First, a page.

Sunday, January 9, 2011
On the second Sunday in January, 1927, the menu contained clam broth and crackers, baked ham, mashed potatoes, carrots and peas, nut bread, grapefruit salad, stuffed celery, caramel custard and fancy sweet crackers.
The grapefruit salad (lettuce, grapefruit, and olives – hmmmm…) is served with that old Southern standby, boiled dressing.
Put in double boiler 2 tablespooons butter, 1 tablespoon flour, 2 teaspoons sugar, 2 beaten eggs, 1 teaspoon dry mustard, 2/3 teaspoon salt, 1/3 teaspoon pepper. Cook until mixture thickens, then add 1 cup vinegar and continue cooking 3 minutes longer. Chill, and when ready to serve, thin with plain or whipped cream to suit the taste.
Note to self: way too much vinegar. The rest of the menu looks like a good choice for a chilly winter Sunday.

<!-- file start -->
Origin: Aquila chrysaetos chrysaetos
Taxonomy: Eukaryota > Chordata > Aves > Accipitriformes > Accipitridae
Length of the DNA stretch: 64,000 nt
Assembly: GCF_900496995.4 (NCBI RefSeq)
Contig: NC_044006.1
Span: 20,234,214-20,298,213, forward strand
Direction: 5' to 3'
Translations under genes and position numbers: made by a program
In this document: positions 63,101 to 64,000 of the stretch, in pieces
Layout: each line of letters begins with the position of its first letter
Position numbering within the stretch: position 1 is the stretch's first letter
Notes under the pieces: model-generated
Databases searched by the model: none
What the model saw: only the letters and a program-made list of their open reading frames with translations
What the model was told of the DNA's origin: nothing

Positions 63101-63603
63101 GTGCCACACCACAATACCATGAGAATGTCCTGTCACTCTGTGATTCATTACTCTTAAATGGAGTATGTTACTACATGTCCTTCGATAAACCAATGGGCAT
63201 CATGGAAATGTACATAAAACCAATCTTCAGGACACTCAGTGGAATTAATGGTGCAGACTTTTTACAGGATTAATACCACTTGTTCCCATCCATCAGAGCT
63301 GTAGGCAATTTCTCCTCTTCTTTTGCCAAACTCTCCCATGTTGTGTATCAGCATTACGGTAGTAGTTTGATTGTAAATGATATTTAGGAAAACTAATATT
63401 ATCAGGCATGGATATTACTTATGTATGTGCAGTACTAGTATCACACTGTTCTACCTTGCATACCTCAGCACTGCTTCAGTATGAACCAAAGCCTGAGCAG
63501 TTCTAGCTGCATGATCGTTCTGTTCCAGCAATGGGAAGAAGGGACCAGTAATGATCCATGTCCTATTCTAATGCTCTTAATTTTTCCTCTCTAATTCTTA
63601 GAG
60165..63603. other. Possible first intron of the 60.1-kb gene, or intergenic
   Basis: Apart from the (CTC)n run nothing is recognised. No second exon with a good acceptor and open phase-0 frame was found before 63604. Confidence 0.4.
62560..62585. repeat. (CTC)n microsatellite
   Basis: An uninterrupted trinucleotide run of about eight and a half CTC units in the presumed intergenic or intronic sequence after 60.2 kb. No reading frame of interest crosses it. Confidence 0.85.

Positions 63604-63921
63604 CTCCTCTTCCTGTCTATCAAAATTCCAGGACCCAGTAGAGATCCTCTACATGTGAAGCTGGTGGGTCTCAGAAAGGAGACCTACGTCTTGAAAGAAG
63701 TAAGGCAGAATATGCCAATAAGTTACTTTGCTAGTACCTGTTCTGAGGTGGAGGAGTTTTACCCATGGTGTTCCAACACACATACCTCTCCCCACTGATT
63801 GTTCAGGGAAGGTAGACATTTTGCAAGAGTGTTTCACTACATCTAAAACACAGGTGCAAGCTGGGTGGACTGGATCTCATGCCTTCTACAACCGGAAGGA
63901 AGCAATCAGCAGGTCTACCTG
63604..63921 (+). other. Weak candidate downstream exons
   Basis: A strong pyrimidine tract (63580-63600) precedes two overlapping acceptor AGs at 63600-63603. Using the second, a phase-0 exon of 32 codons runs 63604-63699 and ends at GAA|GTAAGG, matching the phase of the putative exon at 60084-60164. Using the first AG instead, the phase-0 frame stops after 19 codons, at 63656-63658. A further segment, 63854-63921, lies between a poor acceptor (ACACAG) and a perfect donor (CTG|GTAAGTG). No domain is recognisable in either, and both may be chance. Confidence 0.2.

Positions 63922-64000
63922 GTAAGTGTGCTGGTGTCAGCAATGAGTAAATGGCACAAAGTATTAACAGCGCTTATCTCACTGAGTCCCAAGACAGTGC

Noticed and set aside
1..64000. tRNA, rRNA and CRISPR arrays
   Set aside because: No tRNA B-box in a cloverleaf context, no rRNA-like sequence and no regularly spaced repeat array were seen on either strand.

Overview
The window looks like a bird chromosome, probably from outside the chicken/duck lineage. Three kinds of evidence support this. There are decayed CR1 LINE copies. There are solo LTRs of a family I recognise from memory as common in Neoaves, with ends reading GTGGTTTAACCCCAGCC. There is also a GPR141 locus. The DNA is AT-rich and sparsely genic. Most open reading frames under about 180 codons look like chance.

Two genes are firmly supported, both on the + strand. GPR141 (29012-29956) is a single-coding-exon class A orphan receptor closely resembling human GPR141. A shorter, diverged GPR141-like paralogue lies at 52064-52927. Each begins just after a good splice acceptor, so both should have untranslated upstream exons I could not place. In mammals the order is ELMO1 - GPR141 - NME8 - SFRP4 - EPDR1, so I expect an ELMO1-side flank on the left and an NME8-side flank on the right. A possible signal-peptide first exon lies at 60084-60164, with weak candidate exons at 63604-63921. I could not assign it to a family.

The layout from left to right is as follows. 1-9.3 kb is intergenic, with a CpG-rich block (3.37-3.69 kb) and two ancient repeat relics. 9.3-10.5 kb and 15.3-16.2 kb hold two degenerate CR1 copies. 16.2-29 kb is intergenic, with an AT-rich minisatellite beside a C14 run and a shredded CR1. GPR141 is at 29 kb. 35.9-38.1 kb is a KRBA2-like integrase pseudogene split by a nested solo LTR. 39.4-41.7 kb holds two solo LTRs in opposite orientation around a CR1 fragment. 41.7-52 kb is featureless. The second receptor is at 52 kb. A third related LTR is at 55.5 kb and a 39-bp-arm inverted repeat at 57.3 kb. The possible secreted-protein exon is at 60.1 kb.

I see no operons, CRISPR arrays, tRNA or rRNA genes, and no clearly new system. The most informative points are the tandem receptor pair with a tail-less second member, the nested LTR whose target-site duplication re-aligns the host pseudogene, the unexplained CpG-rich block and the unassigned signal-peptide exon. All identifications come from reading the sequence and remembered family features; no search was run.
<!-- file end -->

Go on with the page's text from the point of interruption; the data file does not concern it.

In January, 1953, we are offered fruit cocktail, stuffed lamb shoulder, Franconia potatoes, broccoli with Hollandaise sauce, watercress salad, and peppermint mousse. No recipe is offered for the watercress salad (perhaps it’s assumed that everyone knows how to make watercress salad?). Peppermint mousse is a frozen dessert that takes advantage of that perennial boon to fifties cooks, marshmallows.
1 cup heavy cream
6 drops of oil of peppermint
Add 1/3 cup of the cream to marshmallows and heat until softened, fluffy and smooth. Color a light green and stir in oil of peppermint. Cool until thick. Whip cream and fold into marshmallow mixture. Freeze in refreigerator tray without stirring.
Note to self: way too much oil of peppermint. I’d start with 2 drops and keep upping the ante until I was satisfied.
I could go for either menu, substituting a plain green salad for the grapefruit one. And forget the clam broth, too, it not being high on my list of preferred comestibles.